GA-2: Rep. Bishop Up Only Four — A recent Trafalgar Group survey of the southwest Georgia electorate (Oct. 14-16; 515 likely GA-2 Democratic primary voters; multiple sampling techniques) projects Rep. Sanford Bishop (D-Albany) holding only a 50-46 percent advantage over GOP attorney Chris West, suggesting yet another close congressional race.

This one, unlike several others we’ve covered in the past two weeks, is not a particular surprise. Post-redistricting, the FiveThirtyEight data organization rated the new GA-2 seat as a D+4. Therefore, the Trafalgar poll is indicating the district is performing exactly as the voting history yields. Before the 2021 redistricting map was passed, the district was rated D+6. While Rep. Bishop remains the favorite for re-election, this is another pending Nov. 8 electoral contest that merits watching.

Governor

Oklahoma: Gov. Stitt Trailing in Two Surveys — We are now continuing to see data suggesting that Gov. Kevin Stitt (R) is in serious trouble against Superintendent of Public Instruction Joy Hofmeister (D). Two surveys find Hofmeister claiming a polling lead against the governor. The Amber Integrated research study (Oct. 13-15; 500 likely Oklahoma general election voters) gives Hofmeister a slight 46-45 percent edge.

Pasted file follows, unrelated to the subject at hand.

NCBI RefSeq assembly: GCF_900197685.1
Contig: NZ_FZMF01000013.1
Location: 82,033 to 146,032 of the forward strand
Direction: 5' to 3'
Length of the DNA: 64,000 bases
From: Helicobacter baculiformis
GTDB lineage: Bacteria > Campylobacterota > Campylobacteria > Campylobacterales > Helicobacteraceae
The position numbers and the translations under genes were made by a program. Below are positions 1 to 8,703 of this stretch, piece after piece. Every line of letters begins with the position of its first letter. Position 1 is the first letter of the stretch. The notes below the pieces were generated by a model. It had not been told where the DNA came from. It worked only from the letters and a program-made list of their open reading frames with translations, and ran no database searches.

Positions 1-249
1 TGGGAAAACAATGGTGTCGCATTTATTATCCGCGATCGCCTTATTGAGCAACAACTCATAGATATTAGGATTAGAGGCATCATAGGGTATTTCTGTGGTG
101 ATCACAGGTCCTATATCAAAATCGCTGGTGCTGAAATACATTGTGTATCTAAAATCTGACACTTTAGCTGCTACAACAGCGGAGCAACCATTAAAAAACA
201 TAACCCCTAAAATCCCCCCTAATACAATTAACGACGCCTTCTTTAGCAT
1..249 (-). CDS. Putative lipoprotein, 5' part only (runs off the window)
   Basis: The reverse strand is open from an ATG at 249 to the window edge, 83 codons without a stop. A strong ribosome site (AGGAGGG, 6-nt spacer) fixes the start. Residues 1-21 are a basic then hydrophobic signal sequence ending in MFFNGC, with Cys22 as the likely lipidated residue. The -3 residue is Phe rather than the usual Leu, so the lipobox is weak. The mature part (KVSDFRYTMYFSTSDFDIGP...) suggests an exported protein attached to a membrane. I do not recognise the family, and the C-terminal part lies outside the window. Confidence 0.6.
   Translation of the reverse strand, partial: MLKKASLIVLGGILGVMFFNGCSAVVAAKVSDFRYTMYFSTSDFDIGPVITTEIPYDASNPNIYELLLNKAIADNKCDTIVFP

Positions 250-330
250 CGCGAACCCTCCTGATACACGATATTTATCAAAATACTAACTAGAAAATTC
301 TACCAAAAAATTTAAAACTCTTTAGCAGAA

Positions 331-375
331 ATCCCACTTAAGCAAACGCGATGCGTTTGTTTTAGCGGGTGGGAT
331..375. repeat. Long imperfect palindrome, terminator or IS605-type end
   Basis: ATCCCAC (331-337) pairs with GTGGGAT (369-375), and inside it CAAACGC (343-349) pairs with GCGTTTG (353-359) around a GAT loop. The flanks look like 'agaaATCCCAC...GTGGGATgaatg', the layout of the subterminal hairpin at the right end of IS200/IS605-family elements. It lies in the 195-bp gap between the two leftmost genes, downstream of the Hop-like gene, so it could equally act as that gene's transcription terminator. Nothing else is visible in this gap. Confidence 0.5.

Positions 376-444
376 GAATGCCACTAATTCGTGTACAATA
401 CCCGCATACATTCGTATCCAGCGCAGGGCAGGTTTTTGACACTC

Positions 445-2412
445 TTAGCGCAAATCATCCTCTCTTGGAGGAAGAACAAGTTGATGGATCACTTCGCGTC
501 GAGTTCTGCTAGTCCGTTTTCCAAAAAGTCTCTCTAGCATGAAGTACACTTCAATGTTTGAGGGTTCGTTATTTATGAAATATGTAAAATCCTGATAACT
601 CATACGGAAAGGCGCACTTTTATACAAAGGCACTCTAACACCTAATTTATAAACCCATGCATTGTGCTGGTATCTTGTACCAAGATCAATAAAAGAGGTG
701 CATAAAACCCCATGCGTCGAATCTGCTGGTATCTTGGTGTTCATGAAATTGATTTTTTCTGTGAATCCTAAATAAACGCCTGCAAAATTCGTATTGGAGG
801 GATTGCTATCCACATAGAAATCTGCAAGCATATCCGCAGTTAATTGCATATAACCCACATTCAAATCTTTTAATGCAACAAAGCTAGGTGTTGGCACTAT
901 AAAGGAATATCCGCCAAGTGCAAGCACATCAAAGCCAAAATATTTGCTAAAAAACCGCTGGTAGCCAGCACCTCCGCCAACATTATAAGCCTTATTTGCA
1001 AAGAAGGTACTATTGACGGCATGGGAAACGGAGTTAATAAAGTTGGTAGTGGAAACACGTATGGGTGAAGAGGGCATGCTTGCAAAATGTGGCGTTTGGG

Ascend Action, polling for Fox News Oklahoma TV stations (Oct. 10-12; 638 likely Oklahoma general election voters; live interview), sees a much larger Hofmeister lead. The latter poll projects a ballot test of 49-42 percent. Last week, the small-sample Sooner Poll (Oct. 3-6; 301 likely Oklahoma voters) was the first to detect a Hofmeister lead. The news organization found a 47-43 percent spread. A Democratic upset here would be surprising, but the data is suggesting that such an outcome is a clear possibility.

Iowa: Selzer & Company’s Different Result — Yesterday, we reported on a Selzer & Company poll for the Des Moines Register newspaper that sounded warning bells for Sen. Chuck Grassley (R). According to the Senate ballot test, the veteran incumbent led retired US Navy Admiral Mike Franken (D) by a scant 46-43 percent margin.